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Selecting the Right e-Reader: Kindle 2 or The Nook – Which is the Better Choice?

Selecting the Right e-Reader: Kindle 2 or The Nook – Which is the Better Choice?


Years ago the idea of reading a book in electronic form was the stuff of science fiction. Now there are not only ebooks and e-readers, but the number of titles is growing daily. And there are many e-readers to choose from. The two main contenders are the Kindle 2 and the Nook.

The Kindle 2

The Kindle from Amazon is in its second iteration with the Kindle 2. This e-book reader is slim and lightweight, measuring just 1/3 of an inch thick and weighing in at 10.2 ounces. Books are delivered wirelessly over a 3G network – globally – and there’s no contract or need to connect to a computer to get content. A reader can use their Kindle2 worldwide – pulling down content as it’s needed. There’s also limited internet searchability, the full Wikipedia is available, and a complete dictionary is onboard.

The Kindle 2 can carry over 1500 books and read pdfs that are transferred from a computer. (The original Kindle needed an interim step or the user had to pay a fee to get pdf content on the Kindle. This is no longer the case.) There are over 420,000 books available, along with a large number of national and international periodicals and newspapers. The content is delivered in under a minute and books cost less than their physical counterparts. And the Kindle 2 displays e-ink on a screen that reads like real paper. Even in the sunlight.

The Kindle 2 is less bulky than the original Kindle. And the weight is just right. Reading on the Kindle 2 feels just like reading a physical book. The battery life is excellent. It can go for several days without a charge – especially if the wireless connection is turned off when not in use. There’s an experimental feature on Kindle 2 that allows for books to be read aloud. This is excellent given that Audible.com content can be transferred from a computer to the Kindle 2 and read aloud by the Kindle. The Kindle 2 also can read any book or newspaper aloud. It supports jpg and mp3 files, and non-subscription purchases can be shared among Kindles registered to the same Amazon.com account.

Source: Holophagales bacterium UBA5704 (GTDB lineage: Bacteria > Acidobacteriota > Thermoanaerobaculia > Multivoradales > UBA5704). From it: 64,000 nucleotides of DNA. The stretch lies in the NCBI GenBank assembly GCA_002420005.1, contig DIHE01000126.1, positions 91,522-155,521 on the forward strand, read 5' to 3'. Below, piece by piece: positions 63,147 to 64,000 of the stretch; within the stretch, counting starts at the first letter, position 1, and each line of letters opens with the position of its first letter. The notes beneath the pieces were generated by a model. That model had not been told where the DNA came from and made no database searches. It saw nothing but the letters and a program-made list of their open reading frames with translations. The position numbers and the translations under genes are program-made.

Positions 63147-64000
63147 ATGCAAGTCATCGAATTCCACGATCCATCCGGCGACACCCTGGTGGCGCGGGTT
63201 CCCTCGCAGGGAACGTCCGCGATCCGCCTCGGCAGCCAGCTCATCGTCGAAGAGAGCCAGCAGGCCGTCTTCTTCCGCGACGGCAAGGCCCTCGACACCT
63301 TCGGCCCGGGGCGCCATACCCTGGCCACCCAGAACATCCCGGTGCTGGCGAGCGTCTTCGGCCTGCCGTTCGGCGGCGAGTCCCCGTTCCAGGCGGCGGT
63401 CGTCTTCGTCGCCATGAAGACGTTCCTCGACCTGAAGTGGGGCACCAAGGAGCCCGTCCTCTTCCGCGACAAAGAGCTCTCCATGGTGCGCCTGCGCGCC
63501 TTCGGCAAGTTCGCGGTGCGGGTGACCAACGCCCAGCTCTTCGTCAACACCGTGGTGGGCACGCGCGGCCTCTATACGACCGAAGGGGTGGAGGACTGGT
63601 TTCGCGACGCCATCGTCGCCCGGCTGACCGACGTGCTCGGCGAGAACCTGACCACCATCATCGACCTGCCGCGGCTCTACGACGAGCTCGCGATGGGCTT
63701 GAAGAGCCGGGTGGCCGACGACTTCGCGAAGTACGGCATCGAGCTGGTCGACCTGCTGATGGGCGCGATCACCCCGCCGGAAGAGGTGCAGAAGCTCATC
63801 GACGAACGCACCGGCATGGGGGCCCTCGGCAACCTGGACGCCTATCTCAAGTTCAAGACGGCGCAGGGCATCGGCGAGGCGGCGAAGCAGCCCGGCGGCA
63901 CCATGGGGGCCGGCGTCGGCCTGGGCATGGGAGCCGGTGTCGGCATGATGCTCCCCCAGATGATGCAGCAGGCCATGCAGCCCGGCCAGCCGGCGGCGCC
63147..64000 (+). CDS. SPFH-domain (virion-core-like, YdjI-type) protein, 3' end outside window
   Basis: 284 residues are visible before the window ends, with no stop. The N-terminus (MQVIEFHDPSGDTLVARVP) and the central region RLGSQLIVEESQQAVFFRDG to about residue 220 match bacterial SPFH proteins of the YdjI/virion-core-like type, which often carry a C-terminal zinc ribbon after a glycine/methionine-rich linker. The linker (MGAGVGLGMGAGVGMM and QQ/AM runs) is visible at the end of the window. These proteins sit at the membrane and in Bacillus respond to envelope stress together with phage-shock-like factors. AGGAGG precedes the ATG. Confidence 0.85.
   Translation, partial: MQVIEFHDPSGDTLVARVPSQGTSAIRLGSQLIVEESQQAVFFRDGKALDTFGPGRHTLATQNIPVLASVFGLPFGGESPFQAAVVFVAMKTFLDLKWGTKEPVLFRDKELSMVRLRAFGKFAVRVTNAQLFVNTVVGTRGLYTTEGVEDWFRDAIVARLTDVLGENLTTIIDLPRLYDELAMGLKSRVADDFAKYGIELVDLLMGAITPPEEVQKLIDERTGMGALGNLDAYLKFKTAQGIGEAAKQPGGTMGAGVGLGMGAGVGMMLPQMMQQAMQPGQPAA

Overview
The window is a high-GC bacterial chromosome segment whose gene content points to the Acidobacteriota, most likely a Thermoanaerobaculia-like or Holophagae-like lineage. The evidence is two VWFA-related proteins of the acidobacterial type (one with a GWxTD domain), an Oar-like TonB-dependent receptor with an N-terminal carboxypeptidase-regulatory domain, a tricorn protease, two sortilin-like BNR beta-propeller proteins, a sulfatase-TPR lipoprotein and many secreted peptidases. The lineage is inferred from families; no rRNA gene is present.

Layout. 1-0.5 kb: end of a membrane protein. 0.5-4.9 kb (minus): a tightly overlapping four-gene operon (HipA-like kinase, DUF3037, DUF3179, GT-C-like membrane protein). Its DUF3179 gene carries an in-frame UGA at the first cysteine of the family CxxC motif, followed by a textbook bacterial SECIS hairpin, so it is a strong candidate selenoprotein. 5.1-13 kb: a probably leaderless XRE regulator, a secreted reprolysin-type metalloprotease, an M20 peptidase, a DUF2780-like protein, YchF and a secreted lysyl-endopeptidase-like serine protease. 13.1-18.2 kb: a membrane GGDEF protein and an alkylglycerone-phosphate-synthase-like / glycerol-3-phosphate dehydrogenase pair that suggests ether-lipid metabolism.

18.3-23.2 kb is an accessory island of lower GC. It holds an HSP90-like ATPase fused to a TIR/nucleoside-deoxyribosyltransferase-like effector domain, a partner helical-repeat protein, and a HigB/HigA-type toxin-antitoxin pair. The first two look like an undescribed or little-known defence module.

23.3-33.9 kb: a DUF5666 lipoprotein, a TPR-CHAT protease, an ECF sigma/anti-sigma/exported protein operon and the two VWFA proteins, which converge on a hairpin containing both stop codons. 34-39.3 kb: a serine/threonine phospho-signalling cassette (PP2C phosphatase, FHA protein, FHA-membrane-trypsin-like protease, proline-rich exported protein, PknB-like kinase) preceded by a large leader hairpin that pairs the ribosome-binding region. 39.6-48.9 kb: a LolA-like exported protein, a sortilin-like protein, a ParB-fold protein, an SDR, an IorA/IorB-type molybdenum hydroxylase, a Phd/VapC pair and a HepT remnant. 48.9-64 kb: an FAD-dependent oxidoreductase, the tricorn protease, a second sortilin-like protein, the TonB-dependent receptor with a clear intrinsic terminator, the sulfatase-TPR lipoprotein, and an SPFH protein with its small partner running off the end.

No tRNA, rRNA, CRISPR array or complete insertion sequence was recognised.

What’s not fantastic about the Kindle 2?

The Kindle 2 doesn’t support the EPUB format and so cannot make use of free content on Google. It’s also not possible to share books with friends or access WiFi with the Kindle 2.

The Nook

This newly-introduced e-reader from Barnes & Noble has a number of useful functions. It’s half an inch thick and weighs 12.1 ounces, giving it the feel of an actual book. It’s got a color touchscreen for easy navigation and receives books wirelessly over a 3G network – new content available only in the US – as well as via free WiFi in Barnes & Noble stores, although a user cannot search the web with the Nook. There’s no contract for the 3G network. Personal photos can be used as a screensaver and a complete dictionary onboard.

The Nook can carry about 1500 books and read pdfs that are transferred from a computer. There are over 500,000 books available, along with a large number of national and international periodicals and newspapers. The content is delivered in less than a minute and costs less than physical material. The Nook uses e-ink and can be read in sunlight.

The battery life is excellent. It can go for several days without a charge. It does not have text to speech although it does support jpg and mp3 files. It’s possible to lend books to other Nook owners – whether or not the devices are registered to the same account. A reader also has options for customizing the back cover of the Nook and can set a personal photo as the screen saver.

What’s not fantastic about the Nook?

The Nook doesn’t allow the user to search the internet. Content cannot be purchased and downloaded when outside the US.

Which is Best?

The biggest differences between the Kindle 2 and Nook are that the Kindle 2 allows internet searches and international purchases while the Nook does not. On the other hand, the Nook reads EPUB material and allows device users to lend content while the Kindle 2 does not.

It’s simple to decide which e-book reader is best when the needs of the reader are considered. If a reader frequently travels outside the US and wants to travel light – the Kindle 2 is the obvious choice because of the ability to access new content and search the internet with one device. If international travel and internet searchability are not urgent needs for the reader, the Nook has more free content and customization options available, along with the ability to share content among friends not all registered to one account.

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